• Archeological Texts Show a Religious Conflict Component in the Naxos Island Revolt (499 to 494 BCE)

    Author(s):
    David Olmsted (see profile)
    Date:
    2021
    Group(s):
    Aegean and Eastern Mediterranean archaeology, Alphabetic Akkadian, Pagan Studies
    Subject(s):
    Akkadian, Magic, Ancient Greek history
    Item Type:
    Online publication
    Tag(s):
    naxos, cresent moon, drought
    Permanent URL:
    http://dx.doi.org/10.17613/2jkw-f559
    Abstract:
    As revealed by later Greek records, the Naxos revolt was a socio-economic conflict between rural interests and commercial trading interests which led to the much larger Greek/Persian wars. While the socio-economic component is true, these three archaeological texts also show that the revolt was triggered by a drought and sustained by religious differences with trading interests devoted to the motion class of powers of the Ancient Pagan Paradigm and rural interests devoted to the life-growth powers represented by the crescent moon goddess Ayu (Greek: Athena, Artemis). This conflict parallels the earlier Israelite civil war triggered by the Elijah drought of 850 BCE but in that conflict the life-growth class was represented by Yahu (Yahweh) instead of Ayu. These texts reference emotion magic and deities Hu and Ayu. The language of these texts is Alphabetic Akkadian with the letter style being mostly mid-Etruscan (Sea People’s lineage) similar to that of the Etruscan Piacenza Liver (Olmsted Jan. 1, 2021). While personal Greek inscriptions were also starting to appear on funerary steles around this time, official religious texts in the Greek world continued to be written in Alphabetic Akkadian until about 440 BCE when rising Greek nationalism and military success against the Persian empire resulted in Greek replacing Akkadian as the empire language of the eastern Mediterranean.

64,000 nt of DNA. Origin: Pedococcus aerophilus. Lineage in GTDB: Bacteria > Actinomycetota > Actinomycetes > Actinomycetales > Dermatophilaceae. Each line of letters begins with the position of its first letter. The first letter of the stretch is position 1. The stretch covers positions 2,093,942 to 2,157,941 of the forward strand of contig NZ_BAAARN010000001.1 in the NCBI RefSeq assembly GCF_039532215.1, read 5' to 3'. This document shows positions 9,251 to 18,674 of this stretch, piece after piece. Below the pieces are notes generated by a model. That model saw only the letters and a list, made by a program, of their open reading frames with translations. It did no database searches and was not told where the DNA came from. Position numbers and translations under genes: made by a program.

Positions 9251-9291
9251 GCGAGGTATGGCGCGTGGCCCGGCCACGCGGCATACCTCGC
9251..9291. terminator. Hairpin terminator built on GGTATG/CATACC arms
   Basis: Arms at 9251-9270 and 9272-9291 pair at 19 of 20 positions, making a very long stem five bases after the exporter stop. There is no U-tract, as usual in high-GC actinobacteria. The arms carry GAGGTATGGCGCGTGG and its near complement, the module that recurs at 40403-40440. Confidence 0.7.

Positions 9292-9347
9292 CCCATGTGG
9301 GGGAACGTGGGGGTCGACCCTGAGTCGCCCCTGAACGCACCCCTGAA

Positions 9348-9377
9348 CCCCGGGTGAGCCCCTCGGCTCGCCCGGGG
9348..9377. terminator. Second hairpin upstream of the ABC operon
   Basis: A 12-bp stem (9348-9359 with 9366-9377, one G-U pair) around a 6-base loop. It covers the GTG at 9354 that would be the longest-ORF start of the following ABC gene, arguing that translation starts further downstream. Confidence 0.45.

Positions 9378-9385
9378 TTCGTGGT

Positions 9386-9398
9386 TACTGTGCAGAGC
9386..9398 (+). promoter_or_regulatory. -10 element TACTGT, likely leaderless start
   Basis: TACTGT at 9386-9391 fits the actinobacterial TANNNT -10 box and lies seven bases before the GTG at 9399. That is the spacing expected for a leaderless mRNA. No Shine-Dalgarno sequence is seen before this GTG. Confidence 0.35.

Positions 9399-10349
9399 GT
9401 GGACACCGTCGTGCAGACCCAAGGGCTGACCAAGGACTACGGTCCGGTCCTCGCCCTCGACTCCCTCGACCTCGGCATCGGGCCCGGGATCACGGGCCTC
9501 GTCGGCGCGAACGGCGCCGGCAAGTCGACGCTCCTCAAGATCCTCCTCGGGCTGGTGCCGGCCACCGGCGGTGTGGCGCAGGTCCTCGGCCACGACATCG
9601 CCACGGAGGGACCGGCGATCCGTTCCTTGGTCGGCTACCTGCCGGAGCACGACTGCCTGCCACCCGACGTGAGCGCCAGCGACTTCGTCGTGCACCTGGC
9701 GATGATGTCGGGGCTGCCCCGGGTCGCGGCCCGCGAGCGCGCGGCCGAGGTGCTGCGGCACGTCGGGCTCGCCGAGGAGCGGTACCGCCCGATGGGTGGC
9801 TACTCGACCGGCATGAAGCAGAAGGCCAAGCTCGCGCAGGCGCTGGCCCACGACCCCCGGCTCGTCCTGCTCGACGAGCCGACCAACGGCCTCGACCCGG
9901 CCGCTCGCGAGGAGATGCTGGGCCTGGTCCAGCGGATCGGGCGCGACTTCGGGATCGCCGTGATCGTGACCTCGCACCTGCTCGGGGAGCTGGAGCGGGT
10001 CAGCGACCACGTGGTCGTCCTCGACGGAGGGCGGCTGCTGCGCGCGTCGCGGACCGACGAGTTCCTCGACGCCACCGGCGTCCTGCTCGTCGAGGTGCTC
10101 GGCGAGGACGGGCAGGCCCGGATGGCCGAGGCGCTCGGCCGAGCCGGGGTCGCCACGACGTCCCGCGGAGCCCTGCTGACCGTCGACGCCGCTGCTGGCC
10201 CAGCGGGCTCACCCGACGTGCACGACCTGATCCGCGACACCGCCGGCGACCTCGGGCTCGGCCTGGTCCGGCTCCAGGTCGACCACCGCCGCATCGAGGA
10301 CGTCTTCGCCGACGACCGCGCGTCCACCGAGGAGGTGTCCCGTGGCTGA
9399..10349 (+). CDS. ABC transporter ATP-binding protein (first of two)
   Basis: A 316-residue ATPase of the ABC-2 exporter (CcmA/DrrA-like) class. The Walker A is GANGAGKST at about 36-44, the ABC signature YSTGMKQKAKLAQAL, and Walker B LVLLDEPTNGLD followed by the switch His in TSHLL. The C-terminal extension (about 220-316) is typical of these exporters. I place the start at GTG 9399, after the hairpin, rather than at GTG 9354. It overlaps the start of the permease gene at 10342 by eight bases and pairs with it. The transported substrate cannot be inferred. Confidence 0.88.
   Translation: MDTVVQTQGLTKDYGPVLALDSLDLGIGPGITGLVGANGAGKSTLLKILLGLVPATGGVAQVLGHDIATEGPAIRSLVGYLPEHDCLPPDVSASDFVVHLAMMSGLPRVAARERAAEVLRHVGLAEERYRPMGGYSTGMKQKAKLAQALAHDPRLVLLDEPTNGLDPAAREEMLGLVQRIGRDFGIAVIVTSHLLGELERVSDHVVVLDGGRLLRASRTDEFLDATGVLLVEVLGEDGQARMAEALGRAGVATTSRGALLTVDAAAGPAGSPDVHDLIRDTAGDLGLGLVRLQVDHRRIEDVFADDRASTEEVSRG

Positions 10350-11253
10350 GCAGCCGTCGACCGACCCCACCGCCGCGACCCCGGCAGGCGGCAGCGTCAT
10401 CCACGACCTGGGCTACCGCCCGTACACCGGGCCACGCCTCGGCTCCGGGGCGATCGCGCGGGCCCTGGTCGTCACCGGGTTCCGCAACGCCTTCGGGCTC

Metadata:
    Status:
    Published
    Last Updated:
    3 months ago
    License:
    Attribution-ShareAlike
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